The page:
Hamilton has “a lot more headaches” due to F1 bouncing

As per the original ground-effect F1 era in the early 1980s, porpoising has returned whereby airflow stalls over the floors and therefore detaches and reattaches itself to the car.

This forces the downforce to breakaway, creating a cycle where cars are pulled into the track surface and then released at higher speeds.

To combat this, teams have experimented with increasing suspension stiffness and lowering ride height, but this causes further extreme bouncing as cars traverse bumps in the asphalt.

It emerged during the Azerbaijan Grand Prix weekend that porpoising had been foreseen to return but teams rejected rule tweaks devised last year that sought to eradicate it.

Hamilton has revealed that these violent motions can subject drivers to up to 10G.

The seven-time champion was notably very ginger extricating himself out of his Mercedes W13 following 51 laps of the Baku City Circuit as he battled back pain.

Asked about race recovery times in 2022, Hamilton said: “There’s a lot more bruising after the races nowadays so it’s taking you most of the week generally to recover.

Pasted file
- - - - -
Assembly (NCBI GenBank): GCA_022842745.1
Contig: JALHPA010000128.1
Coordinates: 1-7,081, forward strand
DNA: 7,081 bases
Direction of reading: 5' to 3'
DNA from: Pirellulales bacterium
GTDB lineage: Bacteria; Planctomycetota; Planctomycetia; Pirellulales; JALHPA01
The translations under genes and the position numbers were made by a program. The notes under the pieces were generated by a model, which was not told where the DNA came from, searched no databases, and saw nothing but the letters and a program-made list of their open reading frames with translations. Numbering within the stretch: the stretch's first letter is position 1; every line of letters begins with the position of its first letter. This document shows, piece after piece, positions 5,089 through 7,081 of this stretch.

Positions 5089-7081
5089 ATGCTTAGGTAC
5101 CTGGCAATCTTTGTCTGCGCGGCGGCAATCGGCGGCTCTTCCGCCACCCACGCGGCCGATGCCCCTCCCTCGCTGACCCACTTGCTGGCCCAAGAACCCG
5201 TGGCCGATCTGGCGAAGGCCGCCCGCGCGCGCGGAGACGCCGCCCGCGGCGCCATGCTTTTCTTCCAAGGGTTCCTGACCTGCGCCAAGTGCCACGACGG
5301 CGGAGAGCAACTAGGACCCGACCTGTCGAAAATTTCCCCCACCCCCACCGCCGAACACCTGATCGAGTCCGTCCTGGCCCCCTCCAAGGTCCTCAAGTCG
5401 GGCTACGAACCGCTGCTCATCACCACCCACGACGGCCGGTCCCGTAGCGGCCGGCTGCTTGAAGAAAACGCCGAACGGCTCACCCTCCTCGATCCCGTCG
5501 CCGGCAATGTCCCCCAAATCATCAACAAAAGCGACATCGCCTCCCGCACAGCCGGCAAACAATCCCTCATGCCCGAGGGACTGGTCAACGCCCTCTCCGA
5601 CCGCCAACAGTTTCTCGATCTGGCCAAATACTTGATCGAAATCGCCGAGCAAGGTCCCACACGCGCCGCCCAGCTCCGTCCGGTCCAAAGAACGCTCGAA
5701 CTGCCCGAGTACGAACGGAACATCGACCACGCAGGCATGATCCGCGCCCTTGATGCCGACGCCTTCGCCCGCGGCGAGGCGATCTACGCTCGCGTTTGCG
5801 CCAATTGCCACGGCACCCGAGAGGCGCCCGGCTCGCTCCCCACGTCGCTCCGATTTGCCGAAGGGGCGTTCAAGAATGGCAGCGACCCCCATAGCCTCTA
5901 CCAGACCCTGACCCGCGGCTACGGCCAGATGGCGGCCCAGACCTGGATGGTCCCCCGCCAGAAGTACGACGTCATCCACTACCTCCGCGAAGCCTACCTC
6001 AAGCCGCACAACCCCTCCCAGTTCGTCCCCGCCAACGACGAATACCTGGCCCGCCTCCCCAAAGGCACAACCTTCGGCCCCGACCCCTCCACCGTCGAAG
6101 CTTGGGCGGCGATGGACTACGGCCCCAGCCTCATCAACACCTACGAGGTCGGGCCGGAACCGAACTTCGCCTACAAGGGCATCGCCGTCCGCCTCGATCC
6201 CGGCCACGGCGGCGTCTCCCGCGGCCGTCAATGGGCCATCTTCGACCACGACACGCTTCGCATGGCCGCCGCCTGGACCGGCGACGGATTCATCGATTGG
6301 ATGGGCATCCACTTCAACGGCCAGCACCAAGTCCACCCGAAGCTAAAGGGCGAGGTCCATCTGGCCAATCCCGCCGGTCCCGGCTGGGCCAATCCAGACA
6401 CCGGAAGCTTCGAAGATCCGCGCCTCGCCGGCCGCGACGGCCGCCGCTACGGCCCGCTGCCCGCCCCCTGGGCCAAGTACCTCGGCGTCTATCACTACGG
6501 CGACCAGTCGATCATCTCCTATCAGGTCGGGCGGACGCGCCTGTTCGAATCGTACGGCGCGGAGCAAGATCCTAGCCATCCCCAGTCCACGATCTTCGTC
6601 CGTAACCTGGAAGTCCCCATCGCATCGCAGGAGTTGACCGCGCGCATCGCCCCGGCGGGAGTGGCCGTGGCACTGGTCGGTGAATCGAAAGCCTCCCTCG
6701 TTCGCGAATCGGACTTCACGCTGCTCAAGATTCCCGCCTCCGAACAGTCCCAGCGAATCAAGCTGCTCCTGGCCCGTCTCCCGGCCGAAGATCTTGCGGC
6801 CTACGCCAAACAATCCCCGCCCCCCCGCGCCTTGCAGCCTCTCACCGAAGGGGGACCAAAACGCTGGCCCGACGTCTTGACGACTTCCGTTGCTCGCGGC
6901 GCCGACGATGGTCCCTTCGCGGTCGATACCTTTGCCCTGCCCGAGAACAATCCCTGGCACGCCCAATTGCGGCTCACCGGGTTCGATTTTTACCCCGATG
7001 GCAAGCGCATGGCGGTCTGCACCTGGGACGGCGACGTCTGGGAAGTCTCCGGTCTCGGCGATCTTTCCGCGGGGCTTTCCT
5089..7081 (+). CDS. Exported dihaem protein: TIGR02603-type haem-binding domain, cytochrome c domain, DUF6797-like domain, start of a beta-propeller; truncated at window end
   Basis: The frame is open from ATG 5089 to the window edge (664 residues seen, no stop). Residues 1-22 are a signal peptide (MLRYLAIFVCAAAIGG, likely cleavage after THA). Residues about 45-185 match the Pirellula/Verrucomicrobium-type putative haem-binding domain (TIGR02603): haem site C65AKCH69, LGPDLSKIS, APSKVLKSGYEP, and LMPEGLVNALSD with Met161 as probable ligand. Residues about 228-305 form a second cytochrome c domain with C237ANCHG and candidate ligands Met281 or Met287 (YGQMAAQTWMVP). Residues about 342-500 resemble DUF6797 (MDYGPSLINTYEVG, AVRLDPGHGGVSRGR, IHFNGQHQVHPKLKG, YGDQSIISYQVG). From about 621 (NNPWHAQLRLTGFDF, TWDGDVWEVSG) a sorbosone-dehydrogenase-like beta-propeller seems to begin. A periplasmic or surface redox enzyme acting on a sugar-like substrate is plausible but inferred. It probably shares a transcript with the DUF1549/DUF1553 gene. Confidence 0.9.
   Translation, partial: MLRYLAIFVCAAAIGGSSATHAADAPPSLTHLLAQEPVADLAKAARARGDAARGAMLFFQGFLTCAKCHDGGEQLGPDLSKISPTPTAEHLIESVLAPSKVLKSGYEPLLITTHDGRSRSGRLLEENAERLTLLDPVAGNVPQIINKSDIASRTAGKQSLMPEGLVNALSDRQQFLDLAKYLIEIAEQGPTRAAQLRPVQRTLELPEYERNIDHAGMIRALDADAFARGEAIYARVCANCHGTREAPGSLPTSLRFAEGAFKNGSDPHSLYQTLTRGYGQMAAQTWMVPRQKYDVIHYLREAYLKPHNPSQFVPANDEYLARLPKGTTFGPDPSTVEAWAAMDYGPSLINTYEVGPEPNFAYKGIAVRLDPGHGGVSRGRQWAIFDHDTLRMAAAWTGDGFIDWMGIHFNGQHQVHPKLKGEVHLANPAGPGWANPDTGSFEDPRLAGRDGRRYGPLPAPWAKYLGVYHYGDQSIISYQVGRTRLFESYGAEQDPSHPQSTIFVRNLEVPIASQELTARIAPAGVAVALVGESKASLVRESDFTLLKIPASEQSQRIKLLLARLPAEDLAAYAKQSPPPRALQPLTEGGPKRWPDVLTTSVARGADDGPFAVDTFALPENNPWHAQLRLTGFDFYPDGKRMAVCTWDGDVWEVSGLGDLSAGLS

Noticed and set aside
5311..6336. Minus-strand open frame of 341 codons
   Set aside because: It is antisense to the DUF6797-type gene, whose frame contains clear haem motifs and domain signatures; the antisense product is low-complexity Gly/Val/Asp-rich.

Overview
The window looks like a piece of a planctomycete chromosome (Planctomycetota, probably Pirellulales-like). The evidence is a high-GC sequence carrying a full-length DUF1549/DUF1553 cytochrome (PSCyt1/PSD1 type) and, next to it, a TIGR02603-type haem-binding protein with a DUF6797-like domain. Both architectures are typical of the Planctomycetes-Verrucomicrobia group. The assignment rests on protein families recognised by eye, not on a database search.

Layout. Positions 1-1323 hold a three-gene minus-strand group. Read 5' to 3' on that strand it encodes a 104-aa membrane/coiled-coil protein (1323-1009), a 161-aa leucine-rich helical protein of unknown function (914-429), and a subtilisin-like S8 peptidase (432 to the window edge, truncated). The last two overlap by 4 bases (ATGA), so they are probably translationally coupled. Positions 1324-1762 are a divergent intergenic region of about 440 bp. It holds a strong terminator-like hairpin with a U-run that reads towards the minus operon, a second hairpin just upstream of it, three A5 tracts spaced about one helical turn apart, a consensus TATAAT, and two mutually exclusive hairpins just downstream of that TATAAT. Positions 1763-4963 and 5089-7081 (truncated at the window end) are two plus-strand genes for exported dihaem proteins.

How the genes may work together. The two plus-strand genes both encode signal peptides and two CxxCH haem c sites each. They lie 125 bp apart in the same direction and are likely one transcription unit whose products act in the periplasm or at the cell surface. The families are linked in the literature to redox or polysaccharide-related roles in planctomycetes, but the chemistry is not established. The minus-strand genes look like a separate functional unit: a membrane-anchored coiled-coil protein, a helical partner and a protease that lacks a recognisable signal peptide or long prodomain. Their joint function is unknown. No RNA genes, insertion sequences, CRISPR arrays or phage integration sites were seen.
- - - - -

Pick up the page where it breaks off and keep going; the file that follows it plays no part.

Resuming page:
“I don’t think that generally has anything to do with age. It’s just because the bruising can be quite severe.

“When you’re experiencing 10Gs on the bounce on a bump, which is what I experienced in the last race, that’s a heavy, heavy load on the lower part and the top part of your neck.”

Lewis Hamilton, Mercedes W13

Photo by: Steve Etherington / Motorsport Images

Hamilton also revealed he has been experiencing more headaches since the radical change to the cars.

He said: “In terms of micro concussions, I’ve definitely been having a lot more headaches in the past months, but I’ve not seen a specialist about it.

“I’m not taking it too seriously; I’ve just been taking some painkillers.”

Having been asked about the strain the rest of the drivers’ bodies are being subjected to, Hamilton continued: “I cannot stress more how important health is for us.

“I think we’ve got an amazing sport here. But the safety has to be the most important thing.

“I definitely feel like I’m a little bit shorter this week. The discs [in my back] are definitely not in the best shape right now.

“That’s not good for longevity. There are things that we can do to improve that for all the drivers here… there is no need for long-term injuries.”

Ahead of the Canadian GP this weekend, the FIA ​​has announced it will step in – although it will only observe and not intervene in Montreal – via a technical directive to combat porpoising.

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This is on the grounds of safety and will come in the form of “closer scrutiny of the planks and skids, both in terms of their design and the observed wear.”

Additionally, there will be a “definition of a metric, based on the car’s vertical acceleration, that will give a quantitative limit for acceptable level of vertical oscillations.

“The exact mathematical formula for this metric is still being analyzed by the FIA, and the F1 teams have been invited to contribute to this process.”

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